Looking to move your home? Wondering if Bournemouth is the right place for you, then this blog post will tell you all about where some of our favourite spots are.
Bournemouth, Dorset, is a famous seaside town in Southern England. Located on the coast of the English Channel, this popular tourist destination is surrounded by hills and cliffs that make it one of the most picturesque towns in all of Britain.
There are plenty of things to do while you’re there – here are some top picks for something to do in Bournemouth!
The first thing that makes the city of Bournemouth so desirable is its sandy beaches. It has some of the best beaches on the south coast and is one of the most popular attractions for visitors from all over England and abroad.
The town has a long history with tourism dating back over 100 years when people came here for their summer holidays.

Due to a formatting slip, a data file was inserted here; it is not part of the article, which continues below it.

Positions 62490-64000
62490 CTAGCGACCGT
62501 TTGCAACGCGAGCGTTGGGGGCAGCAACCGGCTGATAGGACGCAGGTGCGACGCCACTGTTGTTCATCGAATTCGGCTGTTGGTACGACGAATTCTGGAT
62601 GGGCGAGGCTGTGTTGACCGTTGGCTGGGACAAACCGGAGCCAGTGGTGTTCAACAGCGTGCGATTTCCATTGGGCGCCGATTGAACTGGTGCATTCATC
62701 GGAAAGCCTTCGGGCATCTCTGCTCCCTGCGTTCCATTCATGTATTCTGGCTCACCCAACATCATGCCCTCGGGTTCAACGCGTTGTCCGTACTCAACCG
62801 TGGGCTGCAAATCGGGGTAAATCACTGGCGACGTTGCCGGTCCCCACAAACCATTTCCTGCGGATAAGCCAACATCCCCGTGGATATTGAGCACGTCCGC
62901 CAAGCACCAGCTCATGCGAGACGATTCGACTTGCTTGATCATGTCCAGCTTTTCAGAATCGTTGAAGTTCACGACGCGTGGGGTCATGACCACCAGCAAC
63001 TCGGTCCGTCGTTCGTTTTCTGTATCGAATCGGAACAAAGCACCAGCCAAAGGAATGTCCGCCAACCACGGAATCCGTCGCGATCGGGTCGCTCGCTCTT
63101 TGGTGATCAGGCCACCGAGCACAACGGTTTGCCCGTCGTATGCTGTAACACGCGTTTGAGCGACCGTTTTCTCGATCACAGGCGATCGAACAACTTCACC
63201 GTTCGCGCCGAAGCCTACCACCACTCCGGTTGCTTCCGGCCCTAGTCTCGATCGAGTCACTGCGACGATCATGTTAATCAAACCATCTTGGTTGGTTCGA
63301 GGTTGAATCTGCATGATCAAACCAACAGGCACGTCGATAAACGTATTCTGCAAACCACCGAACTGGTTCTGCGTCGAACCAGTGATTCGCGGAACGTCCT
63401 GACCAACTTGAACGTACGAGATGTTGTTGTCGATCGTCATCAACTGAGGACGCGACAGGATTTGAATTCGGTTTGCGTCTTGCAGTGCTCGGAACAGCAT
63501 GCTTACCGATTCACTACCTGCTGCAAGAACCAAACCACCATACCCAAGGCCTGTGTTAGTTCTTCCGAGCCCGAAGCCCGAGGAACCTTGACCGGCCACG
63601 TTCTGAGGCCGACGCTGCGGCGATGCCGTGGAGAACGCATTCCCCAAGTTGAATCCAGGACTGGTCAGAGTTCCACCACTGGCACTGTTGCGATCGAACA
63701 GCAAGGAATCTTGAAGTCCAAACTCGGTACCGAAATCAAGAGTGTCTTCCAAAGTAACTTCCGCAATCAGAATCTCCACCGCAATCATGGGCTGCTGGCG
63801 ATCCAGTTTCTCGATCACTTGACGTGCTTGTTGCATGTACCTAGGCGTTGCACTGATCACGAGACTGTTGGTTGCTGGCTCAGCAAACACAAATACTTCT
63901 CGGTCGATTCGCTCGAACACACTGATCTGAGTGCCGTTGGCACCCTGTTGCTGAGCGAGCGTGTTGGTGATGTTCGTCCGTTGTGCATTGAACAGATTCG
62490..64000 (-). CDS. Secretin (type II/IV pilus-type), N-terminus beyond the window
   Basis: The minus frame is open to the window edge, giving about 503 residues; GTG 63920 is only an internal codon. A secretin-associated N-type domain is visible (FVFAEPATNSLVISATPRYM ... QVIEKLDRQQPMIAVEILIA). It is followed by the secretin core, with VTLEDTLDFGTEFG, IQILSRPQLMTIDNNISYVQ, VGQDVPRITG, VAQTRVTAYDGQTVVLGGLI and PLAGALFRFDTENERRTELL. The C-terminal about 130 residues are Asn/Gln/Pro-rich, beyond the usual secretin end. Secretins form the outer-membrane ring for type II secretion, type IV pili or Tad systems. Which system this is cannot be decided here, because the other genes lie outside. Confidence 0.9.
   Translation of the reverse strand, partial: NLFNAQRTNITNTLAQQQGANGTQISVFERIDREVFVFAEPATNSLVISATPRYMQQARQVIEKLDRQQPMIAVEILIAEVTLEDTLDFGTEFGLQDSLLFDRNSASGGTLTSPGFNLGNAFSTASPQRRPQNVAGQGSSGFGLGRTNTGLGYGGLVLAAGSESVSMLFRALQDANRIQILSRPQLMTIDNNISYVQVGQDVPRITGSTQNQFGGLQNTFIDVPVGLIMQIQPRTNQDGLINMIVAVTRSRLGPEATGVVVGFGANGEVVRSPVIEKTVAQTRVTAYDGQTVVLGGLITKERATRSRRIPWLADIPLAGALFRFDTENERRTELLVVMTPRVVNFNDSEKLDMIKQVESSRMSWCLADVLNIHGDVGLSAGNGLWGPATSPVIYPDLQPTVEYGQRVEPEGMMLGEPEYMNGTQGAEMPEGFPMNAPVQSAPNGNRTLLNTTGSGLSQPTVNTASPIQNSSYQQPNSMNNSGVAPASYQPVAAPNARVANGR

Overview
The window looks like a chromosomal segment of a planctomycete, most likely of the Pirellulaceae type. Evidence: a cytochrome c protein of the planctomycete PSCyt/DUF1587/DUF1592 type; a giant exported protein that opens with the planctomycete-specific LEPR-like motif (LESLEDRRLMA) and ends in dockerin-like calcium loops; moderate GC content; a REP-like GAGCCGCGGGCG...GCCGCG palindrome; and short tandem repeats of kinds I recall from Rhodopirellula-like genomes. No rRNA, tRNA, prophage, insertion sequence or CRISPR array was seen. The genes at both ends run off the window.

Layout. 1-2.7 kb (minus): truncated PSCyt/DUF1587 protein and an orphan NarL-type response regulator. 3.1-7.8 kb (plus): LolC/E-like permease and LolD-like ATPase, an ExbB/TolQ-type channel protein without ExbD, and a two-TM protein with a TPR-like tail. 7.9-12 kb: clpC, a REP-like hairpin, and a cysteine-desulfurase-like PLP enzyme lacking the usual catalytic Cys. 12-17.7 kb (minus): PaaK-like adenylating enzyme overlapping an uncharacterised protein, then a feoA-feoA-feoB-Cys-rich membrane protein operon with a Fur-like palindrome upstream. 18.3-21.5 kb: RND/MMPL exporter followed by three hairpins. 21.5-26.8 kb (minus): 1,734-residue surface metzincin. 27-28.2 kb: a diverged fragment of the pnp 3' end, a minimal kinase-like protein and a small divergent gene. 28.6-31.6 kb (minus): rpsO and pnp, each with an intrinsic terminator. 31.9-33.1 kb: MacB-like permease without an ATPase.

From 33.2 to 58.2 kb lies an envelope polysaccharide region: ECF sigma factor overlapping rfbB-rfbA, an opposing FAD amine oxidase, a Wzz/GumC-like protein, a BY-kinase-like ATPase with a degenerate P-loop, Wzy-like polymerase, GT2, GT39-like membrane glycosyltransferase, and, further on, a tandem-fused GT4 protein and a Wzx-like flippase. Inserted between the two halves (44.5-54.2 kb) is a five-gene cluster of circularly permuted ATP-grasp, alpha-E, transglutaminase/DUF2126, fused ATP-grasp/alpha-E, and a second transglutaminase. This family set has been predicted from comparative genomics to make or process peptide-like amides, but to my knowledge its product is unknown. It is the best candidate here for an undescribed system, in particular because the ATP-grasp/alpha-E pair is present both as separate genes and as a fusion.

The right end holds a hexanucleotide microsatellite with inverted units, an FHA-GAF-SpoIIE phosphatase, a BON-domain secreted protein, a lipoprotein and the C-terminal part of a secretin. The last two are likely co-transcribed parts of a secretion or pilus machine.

Bournemouth beach has seven miles of award-winning beaches! Bournemouth beach is nestled beneath a magnificent cliff line, has a micro-climate, some of the warmest sea temperatures in the UK and stunning views of the Isle of Wight and the Purbecks.
Bournemouth beach and the Poole coastline provides a beautiful selection of watersports to try, including swimming, sailing and windsurfing. You can even try surfing if you want to!
Some of the finest beaches in Bournemouth include:
Take a walk along Bournemouth Pier and witness the beautiful views of this bay.
Bournemouth pier is perfect for family fun. With ten miles worth of golden sand and breathtaking views that will take your breath away framed by two different landscapes (Isle Of Wight on one side & Purbeck hills), there’s something here to enjoy every day!
Whether you’re, looking for rides at an amusement park or just some time spent relaxing in front-of-the seaside cafes & restaurants with friends – Bournemouth pier has something for everyone.
Enjoy life beneath the sea at Oceanarium. Then, have a delicious meal in one of many restaurants. Finally, stop by for information about what’s happening around town before continuing to explore the iconic pier!
From the town centre, head down to Pier Approach through our beautiful Lower Gardens and enjoy the seafront attractions, cafés and restaurants, not forgetting the fantastic views of the bay from the historic Bournemouth pier.